Unlike routines performed on sidelines at sporting events (known to athletes as “crowd”), stunt is conducive to a traditional season and requires little more than a hardwood floor.
As explained by the Collegiate Stunt Association, the sport emphasizes athletic components of cheer including, but not limited to pyramids, group jumps and tumbling.
Teams simultaneously complete identical routines as judges score according to precision and proper execution.
As with most traditional team sports, games are broken into quarters and overtimes are played when necessary.
Since 2014, groups of Northern California cheer coaches have collaborated to organize stunt competitions. In two years, the number of participating programs has more than doubled.
“I think it will grow fast because it’s the least expensive…all you need is jerseys and facilities,” said Fraticelli. “I was the first to advocate it last year, for Northern California…I contacted Rocklin and Del Campo and we had a couple of games. This year, because the interest spiked so much (we) asked for volunteers in northern and Southern California for people to be leads in their areas…I was the lead, with Rocklin and we ended up helping the whole region all the way to the Bay Area…I imagine (participation) will double next year.”
Ranked first and second in the state respectively, Rocklin and Antelope have taken the lead in adhering to projected regulations. Coaches complete the same vetting process as those of sanctioned sports, and athletes must complete physicals and meet state standardized academic requirements, per district rules.
“Both our cheerleaders and our dance program are treated as part of our athletics programs,” said Dave Muscarella, interim athletic director at Rocklin High School. “They have to qualify just like everybody else involved in our sports.”
Though early in its development, the sport provides some opportunities for athletes to participate at the college level. Stunt completed an application for emerging sport status with the NCAA in 2013 and met all of the organizations requirements within a year.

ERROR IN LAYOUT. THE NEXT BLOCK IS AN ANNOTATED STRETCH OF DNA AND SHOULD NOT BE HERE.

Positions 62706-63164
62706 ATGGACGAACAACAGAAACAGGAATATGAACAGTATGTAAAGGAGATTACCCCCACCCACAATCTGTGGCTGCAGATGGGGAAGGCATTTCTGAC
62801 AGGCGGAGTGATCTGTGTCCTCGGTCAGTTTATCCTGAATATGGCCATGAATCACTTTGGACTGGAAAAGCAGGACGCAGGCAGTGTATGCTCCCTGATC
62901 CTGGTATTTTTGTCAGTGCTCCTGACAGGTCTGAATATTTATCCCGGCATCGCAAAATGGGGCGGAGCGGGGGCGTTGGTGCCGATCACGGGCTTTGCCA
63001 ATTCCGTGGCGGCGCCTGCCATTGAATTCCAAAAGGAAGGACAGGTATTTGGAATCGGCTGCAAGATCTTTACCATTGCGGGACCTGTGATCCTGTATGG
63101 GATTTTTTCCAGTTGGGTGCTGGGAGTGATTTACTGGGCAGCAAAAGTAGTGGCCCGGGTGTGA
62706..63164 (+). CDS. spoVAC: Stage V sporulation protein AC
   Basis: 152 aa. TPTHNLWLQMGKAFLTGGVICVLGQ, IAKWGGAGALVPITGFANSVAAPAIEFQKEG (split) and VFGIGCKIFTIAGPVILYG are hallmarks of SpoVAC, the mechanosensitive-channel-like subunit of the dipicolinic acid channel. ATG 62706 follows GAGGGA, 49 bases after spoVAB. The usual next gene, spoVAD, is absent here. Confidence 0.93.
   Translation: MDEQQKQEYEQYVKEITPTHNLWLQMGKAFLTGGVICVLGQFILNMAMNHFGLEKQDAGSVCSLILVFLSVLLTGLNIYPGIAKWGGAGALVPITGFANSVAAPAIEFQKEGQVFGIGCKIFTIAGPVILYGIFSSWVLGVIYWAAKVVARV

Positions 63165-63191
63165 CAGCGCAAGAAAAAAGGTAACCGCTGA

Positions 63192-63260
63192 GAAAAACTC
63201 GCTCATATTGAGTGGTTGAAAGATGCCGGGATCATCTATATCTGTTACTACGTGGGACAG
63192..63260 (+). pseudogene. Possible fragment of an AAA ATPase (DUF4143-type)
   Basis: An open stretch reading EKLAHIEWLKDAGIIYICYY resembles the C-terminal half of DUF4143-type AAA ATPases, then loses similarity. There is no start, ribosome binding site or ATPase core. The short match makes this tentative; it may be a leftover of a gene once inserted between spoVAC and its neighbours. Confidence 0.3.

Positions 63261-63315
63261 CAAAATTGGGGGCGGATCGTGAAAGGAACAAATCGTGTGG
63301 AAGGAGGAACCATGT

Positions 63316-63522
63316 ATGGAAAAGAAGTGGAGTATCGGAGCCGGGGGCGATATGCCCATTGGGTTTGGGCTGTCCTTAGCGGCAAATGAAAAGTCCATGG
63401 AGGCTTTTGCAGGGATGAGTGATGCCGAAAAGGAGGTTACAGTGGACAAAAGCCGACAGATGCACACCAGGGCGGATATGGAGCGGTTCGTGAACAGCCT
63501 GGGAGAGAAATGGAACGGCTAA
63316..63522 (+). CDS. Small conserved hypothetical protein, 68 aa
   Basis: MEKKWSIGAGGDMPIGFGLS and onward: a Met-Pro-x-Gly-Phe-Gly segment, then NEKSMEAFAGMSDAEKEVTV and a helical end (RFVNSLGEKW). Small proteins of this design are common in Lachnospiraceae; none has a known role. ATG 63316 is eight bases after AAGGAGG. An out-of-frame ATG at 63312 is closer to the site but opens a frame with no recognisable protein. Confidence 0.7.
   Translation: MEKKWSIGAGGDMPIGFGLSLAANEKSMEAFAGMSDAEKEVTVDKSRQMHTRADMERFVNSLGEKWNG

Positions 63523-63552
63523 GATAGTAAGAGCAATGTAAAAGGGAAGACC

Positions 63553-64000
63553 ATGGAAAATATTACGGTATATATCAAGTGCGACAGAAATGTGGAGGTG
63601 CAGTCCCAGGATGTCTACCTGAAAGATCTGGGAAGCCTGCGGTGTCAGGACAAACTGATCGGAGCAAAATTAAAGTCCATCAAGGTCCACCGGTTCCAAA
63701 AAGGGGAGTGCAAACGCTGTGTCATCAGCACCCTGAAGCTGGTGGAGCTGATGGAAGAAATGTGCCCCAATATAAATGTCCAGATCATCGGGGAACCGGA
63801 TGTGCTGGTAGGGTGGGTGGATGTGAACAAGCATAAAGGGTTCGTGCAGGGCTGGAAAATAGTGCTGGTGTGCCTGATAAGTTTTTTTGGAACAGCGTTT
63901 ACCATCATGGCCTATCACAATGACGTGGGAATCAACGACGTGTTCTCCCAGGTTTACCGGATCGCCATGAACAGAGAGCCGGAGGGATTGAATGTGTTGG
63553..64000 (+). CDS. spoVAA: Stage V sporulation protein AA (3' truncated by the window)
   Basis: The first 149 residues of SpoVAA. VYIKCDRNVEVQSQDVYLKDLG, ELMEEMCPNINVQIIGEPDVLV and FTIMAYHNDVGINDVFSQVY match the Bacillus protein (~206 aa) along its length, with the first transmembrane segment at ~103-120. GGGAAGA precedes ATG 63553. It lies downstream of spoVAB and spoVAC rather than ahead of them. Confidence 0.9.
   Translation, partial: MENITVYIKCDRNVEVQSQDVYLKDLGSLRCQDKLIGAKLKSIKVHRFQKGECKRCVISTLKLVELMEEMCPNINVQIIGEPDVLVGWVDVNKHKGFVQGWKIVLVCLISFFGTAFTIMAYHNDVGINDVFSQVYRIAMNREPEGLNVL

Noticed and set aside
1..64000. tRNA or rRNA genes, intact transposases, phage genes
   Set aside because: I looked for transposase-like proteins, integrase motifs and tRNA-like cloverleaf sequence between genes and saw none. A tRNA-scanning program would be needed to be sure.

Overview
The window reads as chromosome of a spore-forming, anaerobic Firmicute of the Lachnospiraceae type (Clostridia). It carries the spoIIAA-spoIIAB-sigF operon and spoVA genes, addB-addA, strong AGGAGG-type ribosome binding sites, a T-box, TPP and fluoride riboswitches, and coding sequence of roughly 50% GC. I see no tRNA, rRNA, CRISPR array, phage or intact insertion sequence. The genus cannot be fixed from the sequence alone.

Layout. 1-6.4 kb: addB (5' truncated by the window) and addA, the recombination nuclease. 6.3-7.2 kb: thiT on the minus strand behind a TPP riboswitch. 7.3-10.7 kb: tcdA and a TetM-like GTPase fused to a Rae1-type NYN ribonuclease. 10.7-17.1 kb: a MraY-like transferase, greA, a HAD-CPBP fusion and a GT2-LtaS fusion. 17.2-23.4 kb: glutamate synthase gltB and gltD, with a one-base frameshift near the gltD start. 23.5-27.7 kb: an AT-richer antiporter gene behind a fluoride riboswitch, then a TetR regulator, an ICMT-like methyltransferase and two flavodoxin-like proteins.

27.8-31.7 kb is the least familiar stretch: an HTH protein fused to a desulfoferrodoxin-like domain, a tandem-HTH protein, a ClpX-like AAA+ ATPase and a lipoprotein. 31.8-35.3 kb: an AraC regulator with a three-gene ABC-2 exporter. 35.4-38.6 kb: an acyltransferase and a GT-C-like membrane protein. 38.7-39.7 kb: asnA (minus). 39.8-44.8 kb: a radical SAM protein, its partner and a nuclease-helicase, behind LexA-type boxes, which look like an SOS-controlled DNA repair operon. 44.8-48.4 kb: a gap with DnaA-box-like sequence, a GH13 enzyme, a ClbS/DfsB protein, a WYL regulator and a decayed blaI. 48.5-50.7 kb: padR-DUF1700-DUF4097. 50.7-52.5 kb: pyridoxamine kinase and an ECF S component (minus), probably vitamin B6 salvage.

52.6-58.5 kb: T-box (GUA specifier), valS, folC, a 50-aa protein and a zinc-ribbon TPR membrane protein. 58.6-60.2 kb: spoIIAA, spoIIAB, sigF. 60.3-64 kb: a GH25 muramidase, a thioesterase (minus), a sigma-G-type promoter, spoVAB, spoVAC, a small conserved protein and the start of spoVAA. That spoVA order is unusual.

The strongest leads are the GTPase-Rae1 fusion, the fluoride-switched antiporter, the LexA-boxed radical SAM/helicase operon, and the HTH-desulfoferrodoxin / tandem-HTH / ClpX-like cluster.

Sacramento State University, Cal Poly San Luis Obispo, Menlo College and the University of Nevada Las Vegas are among the colleges on the west coast with active stunt programs. Menlo, a private institution in the Bay Area, is the only program currently offering scholarships through its stunt program.
UC Davis, Brigham Young University and Boise State University have indicated interest in developing their own programs.
According to Lori Harris, former Sac State cheerleader, current advisor to the program and regional ambassador for Varsity the earliest stunt may be recognized by the NCAA would be in 2018.
“Scholarships would be available in the future for any college program that was instituting stunt,” Harris said. “(But) only prior to it being (an NCAA) sport if the school had the funds to offer them.”
Harris stays in touch with high school coaches in the region and believes the number of programs will triple within a year.
Warrens, who is exploring the possibility of joining the University of Miami’s cheer program, told The Press Tribune she would consider staying local if Sac State’s stunt team had a roster spot available for her.
The entire cheer community continues to advocate for its due consideration from peers, lawmakers and fellow athletes. On May 11, the Assembly passed an additional bill by Assemblywoman Gonzalez to better protect professional cheerleaders from workplace abuses by treating them as employees under California law.
“Playing a sport that’s trying to establish itself is a little bit harder, because you kind of have to prove to everyone that it is a sport,” said Lexi Thornburgh, junior athlete at Antelope High School. “It’s actually frustrating. They don’t know how much work goes into choreographing a routine and then practicing it every day.”
As stunt continues to develop, its early participants are also developing a kinship and respect for one another. The limited number of programs has made for familiarity between athletes hoping their historic part in the sport’s establishment gives way to lasting tradition.
“We literally see the same four teams throughout the season,” Thournburgh said. “We are all going through the same thing, so we kind of have a mutual understanding for each other.”